In this conversation between Gary and Kim Burgess, the two discuss their other podcast, Covenant Hermeneutics and Biblical Eschatology.
The people in Jesus’ day saw the kingdom of God only in externals. They visualized the kingdom of God as coming, not through regeneration, but by revolution. Jesus said of His followers: “Truly, truly, I say to you, you seek Me, not because you saw signs, but because you ate of the loaves, and were filled” (John 6:26). It was Jesus’ message about mankind’s need for salvation and about Him as the Savior, the Messiah of God, that caused the religious and political establishments of the day to seek His death.
The kingdom of God does not advance by military power. Though power-directed, the kingdom’s power comes from above and works on the heart of man: “I will give you a new heart and put a new spirit within you; and I will remove the heart of stone from your flesh and give you a heart of flesh. And I will put My Spirit within you and cause you to walk in My statutes, and you will be careful to observe My ordinances” (Ezek. 36:26–27). Self-government, wherein God subdues the heart to teachableness, leads to godly family, church, and civil governments under God (1 Tim. 3:1–13).
Implements of war can subdue a people, but they cannot regenerate those dead in their trespasses and sins (Eph. 2:1). God’s Word, on the other hand, “is living and active and sharper than any two-edged sword, and piercing as far as the division of soul and spirit, of both joints and marrow, and able to judge the thoughts and intentions of the heart” (Heb. 4:12).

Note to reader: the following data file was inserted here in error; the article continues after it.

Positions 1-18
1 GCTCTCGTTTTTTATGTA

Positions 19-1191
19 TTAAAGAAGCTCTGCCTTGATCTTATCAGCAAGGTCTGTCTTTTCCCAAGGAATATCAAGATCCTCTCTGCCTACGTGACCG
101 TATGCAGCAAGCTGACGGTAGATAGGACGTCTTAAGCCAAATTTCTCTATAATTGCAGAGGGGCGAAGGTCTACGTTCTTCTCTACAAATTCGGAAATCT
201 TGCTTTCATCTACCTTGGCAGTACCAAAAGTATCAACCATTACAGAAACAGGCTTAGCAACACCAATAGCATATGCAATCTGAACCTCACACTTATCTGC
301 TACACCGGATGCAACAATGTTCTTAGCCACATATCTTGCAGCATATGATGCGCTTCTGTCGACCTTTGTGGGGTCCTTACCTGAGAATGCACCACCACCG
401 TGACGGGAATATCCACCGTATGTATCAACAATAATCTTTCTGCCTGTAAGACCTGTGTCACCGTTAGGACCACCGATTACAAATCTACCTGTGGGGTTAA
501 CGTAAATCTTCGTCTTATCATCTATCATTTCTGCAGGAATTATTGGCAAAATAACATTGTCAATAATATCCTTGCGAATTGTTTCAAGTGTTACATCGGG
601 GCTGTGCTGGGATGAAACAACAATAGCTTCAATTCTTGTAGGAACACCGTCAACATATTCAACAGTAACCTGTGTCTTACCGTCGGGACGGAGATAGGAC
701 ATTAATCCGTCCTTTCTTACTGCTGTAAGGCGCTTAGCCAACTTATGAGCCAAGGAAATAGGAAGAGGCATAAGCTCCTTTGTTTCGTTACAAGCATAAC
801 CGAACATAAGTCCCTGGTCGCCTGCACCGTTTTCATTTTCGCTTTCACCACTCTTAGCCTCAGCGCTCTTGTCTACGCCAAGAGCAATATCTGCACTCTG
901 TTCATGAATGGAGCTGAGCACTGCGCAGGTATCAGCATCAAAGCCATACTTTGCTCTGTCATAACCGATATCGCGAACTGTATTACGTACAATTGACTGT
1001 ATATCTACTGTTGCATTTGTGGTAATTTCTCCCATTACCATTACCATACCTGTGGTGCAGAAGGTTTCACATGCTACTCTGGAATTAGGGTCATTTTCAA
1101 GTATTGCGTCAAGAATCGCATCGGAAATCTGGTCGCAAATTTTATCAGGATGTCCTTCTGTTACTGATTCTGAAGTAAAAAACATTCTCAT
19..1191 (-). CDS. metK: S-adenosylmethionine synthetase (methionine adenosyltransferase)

Myths, Lies, and Half-Truths
Takes a closer look at God's Word and applies it to erroneous misinterpretations of the Bible that have resulted in a virtual shut-down of the church's full-orbed mission in the world (Acts 20:27). Due to these mistaken interpretations and applications of popular Bible texts to contemporary issues, the Christian faith is being thrown out and trampled under foot by men (Matt. 5:13).Buy Now
In this conversation between Gary and Kim Burgess, the two discuss their other podcast, Covenant Hermeneutics and Biblical Eschatology. Since starting this podcast, there has been much that has happened and they summarize the situation as it seems to stand now. Two things are clear: biblical eschatology deeply affects worldview, and the battle is over hermeneutics (the art and science of interpretation).
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